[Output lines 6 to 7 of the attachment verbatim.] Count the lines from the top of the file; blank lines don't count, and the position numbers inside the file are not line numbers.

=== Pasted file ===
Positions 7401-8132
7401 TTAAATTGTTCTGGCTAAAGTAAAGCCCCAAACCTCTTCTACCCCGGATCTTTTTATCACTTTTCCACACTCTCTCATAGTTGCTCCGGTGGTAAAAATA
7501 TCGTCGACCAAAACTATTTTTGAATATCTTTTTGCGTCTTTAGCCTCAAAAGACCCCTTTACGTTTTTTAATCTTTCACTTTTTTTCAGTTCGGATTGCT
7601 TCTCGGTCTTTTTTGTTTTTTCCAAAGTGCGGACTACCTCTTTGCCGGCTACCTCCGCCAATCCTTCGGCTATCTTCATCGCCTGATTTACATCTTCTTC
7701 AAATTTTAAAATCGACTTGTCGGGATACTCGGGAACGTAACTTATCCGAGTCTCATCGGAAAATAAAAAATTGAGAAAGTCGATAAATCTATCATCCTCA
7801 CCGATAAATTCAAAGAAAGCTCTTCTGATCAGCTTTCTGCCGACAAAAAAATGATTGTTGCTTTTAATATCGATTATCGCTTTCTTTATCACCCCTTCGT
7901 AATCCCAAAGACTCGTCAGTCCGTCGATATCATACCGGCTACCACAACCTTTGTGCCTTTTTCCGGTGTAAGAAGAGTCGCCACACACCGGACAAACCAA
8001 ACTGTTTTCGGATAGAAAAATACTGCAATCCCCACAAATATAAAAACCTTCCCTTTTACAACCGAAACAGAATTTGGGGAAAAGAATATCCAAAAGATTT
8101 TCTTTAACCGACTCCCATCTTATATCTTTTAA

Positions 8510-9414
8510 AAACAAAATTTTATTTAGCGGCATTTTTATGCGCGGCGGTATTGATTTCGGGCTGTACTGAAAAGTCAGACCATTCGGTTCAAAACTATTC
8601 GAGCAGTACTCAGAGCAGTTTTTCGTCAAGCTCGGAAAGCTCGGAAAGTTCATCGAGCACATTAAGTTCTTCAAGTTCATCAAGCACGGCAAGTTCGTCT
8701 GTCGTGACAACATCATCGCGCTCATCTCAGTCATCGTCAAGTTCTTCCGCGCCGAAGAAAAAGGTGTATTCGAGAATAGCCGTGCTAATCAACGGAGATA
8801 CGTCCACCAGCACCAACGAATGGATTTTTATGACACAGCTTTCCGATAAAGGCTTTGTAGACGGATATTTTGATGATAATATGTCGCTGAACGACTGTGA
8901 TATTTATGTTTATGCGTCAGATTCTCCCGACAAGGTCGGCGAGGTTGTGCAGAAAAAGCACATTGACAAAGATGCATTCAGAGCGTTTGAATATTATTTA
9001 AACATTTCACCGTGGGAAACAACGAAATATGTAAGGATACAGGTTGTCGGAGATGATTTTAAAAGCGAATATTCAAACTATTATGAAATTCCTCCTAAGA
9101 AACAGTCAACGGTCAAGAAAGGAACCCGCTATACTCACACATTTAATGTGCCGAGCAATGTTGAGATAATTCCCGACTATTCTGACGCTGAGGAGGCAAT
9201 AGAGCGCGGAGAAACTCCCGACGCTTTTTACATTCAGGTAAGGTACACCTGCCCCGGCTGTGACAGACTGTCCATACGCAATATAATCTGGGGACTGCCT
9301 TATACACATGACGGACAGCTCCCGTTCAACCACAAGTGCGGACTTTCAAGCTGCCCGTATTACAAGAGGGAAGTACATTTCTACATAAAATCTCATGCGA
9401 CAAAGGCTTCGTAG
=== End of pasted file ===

7801 CCGATAAATTCAAAGAAAGCTCTTCTGATCAGCTTTCTGCCGACAAAAAAATGATTGTTGCTTTTAATATCGATTATCGCTTTCTTTATCACCCCTTCGT
7901 AATCCCAAAGACTCGTCAGTCCGTCGATATCATACCGGCTACCACAACCTTTGTGCCTTTTTCCGGTGTAAGAAGAGTCGCCACACACCGGACAAACCAA